As Absolute Carnage continues to kick our butts with its horror vibes and intense Symbiote storytelling, have you ever wondered who else has been Carnage in the past? Considering the event is tied to Carnage killing and eating every person who has worn a Symbiote thanks to the codex inside their DNA, you have to wonder if those who once wore the Carnage Symbiote will matter in the event. Marvel was gracious enough to release an entire trade paperback featuring every host and that’s out today!
So what’s it about?
The official summary reads:
Serial killer Cletus Kasady isn’t the only one to bond with Venom’s sadistic offspring, Carnage! In fact, there’s a whole host of hosts – and they’re all here! First, Jonah’s son John Jameson succumbs to the symbiote, until Ben Reilly offers a more tempting meal – becoming Spider-Carnage! But the cosmic Silver Surfer may prove the most appetizing host yet! Dr. Tanis Nieves takes a turn, then joins the fight against Kasady when he transforms a whole town into Carnage, U.S.A.! Even the Avengers fall prey to symbiosis – but who will be the Superior Carnage? Karl Malus? The Wizard? Or Norman Osborn, whose perverse partnership transforms him into the Red Goblin!
Why does this matter?
This collection features eight main stories written between 1992 (Amazing Spider-Man #361) and 2018 (Amazing Spider-Man #800). That’s a lot of ground to cover for a relatively new character like Carnage. Another draw to this book is the amazing talent who worked on these stories, from Dan Slott to Tom DeFalco, Zeb Wells to Cullen Bunn, and of course the great pencilers like Mark Bagley and Joe Bennett.
Fine, you have my attention. What’s good about it?
This book really opened my eyes to how prevalent Carnage has been throughout the years. I always assumed Cletus Kasady was mostly the only host, and while the Symbiote prefers Cletus, it sure has clung to quite a few characters. This is a wide swath of Marvel history to comb through and it’s quite fun to see how the storytelling maintains a horror angle to the character. It gets much darker later on with Carnage, U.S.A. (largely due to Clayton Crain’s disturbing dark digital imagery), but make no mistake, a major element of Carnage is and has always been his love for murdering.
The book naturally opens with the Symbiote being birthed in Cletus and Eddie Brock’s cell and the introduction of the character. We’re only given the first introduction issue and not the full arc which had Venom and Spidey team up to take him out. You do get a good sense of Cletus as the host though, and we see him hosting the Symbiote again later. After that, the issue dives into the multi-part story arc involving Ben Reilly aka Spider-Man’s clone wearing the Symbiote. Then Tom DeFalco and Joe Bennett go cosmic with a surprising turn as the Silver Surfer was the host of the Symbiote, albeit he wasn’t in control. It’s a wild story that has a scope not unlike Cosmic Ghost Rider of late. A good chunk of this collection focuses on a female version of Carnage when it bonds with Dr. Nieves, who was a therapist to Shriek. This leads to a baby from Carnage’s Symbiote being born and a hell of a lot of trouble leading to Carnage taking over a town. Then, in Superior Carnage, Kevin Shinick writes a story that has a few folks host the Symbiote, from Dr. Malus to the Wizard. This stretch of the story is interesting since it involves the Superior Spider-Man when Doc Ock was in control of Spider-Man’s body, and it also features a Carnage who uses guns! Wrapping things up is Dan Slott’s epic finish to Amazing Spider-Man, which featured Norman Osborn wearing the Symbiote.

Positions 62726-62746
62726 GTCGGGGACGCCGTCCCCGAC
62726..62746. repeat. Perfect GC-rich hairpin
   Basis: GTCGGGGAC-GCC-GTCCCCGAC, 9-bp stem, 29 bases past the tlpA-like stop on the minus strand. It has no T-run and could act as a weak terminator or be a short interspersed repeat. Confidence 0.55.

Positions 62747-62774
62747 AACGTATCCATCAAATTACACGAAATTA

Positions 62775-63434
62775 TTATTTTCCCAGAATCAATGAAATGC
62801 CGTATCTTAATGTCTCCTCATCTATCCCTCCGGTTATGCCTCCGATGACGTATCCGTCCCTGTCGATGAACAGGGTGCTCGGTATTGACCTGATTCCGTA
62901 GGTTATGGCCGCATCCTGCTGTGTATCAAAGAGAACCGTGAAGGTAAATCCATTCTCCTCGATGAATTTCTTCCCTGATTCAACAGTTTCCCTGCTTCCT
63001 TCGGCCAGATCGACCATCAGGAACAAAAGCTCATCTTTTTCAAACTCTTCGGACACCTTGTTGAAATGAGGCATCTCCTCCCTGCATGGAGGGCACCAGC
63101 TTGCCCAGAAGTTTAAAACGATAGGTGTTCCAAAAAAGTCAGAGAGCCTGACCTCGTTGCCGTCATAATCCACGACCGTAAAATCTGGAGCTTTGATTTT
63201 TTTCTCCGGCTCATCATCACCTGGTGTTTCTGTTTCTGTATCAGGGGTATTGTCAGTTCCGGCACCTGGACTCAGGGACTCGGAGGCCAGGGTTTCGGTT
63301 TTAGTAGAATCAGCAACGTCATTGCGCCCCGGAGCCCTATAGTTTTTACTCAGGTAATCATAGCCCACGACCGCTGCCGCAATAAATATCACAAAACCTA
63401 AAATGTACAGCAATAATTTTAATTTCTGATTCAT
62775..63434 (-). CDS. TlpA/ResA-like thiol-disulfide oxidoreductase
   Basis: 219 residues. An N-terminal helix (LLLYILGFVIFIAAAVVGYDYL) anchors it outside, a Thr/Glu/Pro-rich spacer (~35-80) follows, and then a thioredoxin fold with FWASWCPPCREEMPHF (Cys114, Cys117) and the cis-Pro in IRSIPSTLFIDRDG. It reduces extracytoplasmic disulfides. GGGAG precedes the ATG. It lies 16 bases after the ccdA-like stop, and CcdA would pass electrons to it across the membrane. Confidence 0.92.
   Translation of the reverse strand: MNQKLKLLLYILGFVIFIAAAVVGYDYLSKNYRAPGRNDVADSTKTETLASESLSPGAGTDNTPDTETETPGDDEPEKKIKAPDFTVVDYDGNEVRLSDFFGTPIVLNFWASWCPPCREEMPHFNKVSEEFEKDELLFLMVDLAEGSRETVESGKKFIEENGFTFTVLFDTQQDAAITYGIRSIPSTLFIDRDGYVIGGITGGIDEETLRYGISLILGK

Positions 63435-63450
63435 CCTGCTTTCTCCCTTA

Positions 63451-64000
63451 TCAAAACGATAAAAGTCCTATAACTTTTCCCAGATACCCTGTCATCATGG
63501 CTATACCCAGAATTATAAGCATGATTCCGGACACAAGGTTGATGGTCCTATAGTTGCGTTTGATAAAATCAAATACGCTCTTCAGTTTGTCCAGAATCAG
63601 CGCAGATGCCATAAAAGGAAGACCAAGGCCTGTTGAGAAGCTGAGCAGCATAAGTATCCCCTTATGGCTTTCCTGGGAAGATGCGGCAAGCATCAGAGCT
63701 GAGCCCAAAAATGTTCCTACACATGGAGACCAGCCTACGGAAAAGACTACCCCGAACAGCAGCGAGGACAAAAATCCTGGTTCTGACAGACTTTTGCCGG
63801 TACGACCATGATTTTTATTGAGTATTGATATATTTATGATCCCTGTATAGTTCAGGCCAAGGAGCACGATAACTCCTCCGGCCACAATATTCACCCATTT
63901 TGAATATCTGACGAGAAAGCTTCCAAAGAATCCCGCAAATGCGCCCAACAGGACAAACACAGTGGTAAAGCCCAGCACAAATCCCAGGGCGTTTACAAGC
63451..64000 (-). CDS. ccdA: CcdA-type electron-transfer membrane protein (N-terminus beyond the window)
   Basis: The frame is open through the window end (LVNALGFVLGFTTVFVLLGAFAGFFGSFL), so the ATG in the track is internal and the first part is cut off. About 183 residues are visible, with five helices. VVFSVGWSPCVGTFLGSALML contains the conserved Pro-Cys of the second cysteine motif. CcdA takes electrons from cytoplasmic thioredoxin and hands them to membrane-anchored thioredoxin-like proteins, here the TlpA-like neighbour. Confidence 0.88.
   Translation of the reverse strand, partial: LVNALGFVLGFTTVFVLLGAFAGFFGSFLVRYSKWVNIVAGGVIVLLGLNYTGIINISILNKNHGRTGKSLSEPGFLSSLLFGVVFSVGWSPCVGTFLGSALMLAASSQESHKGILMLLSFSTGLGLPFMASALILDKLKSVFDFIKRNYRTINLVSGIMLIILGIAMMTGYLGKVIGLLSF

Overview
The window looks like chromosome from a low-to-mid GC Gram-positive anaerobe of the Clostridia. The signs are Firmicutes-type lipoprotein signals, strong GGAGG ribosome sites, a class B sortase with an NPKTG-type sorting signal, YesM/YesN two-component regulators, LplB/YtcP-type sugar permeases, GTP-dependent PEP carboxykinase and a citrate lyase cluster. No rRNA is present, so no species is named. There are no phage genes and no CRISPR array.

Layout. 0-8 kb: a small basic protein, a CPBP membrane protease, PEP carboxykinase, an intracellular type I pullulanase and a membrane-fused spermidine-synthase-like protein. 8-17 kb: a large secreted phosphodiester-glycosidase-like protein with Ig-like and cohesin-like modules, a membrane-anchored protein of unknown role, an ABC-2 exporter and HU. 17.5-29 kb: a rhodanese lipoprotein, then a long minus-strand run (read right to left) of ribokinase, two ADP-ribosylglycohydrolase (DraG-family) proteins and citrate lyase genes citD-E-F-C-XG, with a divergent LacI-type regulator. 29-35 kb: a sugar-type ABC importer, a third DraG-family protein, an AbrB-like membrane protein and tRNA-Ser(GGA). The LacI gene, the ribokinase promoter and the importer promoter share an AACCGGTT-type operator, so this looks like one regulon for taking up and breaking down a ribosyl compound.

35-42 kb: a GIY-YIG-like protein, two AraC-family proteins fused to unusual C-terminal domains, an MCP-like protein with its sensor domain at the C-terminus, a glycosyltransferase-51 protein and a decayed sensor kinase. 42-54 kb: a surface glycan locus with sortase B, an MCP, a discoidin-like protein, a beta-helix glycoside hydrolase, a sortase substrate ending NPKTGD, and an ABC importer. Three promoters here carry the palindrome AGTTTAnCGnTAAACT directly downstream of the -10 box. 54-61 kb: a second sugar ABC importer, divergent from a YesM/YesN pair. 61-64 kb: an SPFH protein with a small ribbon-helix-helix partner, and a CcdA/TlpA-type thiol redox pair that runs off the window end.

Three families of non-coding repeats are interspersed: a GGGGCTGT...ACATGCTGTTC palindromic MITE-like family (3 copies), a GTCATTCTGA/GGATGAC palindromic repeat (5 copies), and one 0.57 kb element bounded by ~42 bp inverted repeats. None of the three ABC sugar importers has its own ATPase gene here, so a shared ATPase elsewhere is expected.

When it comes to collections like this, the story can get confused since there are large gaps between the arcs, but this collection features a bit of back story explaining how each story got underway. It does a great job not only setting up what is going on, but gives enough context to understand how the Symbiote has switched.
It can’t be perfect, can it?
This collection makes a strong case for why a story like Absolute Carnage needs to exist, since Carnage hasn’t changed much over 27 years. Every story plays out about the same way, with the new host not being able to control the murderous ways of Carnage and suffering for it.
Is it good?
This is a good collection that adds context as to how the Carnage Symbiote is itself a force of evil that can poison even the greatest of heroes like Silver Surfer. It’s also fun to read in one sitting all the ways Carnage was used and how its ability to change hosts is a boon to writers who want to mix things up.
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